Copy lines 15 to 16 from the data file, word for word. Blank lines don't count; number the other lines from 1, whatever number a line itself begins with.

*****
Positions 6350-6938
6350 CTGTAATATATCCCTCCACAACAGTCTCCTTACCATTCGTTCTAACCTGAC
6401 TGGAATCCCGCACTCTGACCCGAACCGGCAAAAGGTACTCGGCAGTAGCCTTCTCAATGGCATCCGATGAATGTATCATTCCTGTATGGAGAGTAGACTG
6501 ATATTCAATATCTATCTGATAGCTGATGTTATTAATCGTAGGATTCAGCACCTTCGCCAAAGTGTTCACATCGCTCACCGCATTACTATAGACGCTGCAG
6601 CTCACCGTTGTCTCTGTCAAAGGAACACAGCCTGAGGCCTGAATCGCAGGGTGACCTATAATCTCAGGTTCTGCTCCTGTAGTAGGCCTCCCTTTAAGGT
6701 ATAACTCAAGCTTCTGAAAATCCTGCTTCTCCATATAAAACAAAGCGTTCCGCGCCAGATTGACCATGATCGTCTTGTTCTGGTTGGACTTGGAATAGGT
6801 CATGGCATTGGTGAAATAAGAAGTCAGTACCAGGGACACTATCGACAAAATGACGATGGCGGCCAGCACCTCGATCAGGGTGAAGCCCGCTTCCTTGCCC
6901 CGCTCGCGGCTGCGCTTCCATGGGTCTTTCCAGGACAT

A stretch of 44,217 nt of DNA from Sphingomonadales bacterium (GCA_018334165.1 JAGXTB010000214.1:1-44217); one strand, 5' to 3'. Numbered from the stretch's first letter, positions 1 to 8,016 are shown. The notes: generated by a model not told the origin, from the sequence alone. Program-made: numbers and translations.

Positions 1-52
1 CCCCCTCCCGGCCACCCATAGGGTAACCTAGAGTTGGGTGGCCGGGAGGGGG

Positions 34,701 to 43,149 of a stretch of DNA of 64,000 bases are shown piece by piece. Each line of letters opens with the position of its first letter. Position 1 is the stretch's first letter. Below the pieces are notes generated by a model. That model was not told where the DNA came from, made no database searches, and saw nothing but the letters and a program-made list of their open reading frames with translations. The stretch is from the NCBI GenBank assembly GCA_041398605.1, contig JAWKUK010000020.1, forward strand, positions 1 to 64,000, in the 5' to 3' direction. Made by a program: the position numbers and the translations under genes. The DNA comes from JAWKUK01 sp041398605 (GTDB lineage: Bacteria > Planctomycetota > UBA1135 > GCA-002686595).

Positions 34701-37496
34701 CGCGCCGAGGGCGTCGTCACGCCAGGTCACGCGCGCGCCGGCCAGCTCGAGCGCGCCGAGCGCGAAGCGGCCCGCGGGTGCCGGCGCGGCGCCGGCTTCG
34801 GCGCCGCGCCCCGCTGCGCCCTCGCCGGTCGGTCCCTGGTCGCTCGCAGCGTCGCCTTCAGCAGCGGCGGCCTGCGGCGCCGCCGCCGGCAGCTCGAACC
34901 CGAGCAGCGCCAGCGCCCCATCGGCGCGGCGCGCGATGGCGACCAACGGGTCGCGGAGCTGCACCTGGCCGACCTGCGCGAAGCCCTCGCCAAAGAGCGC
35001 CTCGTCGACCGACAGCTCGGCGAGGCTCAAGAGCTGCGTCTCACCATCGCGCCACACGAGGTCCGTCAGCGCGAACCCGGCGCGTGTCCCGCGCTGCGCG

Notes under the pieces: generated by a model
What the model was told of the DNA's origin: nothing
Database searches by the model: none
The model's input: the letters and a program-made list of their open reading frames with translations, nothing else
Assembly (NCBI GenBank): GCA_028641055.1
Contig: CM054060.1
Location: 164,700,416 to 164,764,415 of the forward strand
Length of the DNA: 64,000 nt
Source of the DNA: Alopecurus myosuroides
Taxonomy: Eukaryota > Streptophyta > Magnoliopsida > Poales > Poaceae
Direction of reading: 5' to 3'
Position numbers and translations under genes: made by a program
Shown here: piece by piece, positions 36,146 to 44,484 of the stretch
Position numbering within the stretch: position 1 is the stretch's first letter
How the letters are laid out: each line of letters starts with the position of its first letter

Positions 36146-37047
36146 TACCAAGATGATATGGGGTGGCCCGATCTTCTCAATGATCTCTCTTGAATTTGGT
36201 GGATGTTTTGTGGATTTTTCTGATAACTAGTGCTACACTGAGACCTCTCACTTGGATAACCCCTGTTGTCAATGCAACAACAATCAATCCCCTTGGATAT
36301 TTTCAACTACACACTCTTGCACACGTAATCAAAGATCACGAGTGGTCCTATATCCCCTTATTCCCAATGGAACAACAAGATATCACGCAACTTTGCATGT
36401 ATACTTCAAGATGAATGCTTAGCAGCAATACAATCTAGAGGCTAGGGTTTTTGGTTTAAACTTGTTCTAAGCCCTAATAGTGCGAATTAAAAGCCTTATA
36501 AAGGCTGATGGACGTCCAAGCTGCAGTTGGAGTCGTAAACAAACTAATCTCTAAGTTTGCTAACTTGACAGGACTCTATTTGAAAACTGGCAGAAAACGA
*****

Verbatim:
34801 GCGCCGCGCCCCGCTGCGCCCTCGCCGGTCGGTCCCTGGTCGCTCGCAGCGTCGCCTTCAGCAGCGGCGGCCTGCGGCGCCGCCGCCGGCAGCTCGAACC
34901 CGAGCAGCGCCAGCGCCCCATCGGCGCGGCGCGCGATGGCGACCAACGGGTCGCGGAGCTGCACCTGGCCGACCTGCGCGAAGCCCTCGCCAAAGAGCGC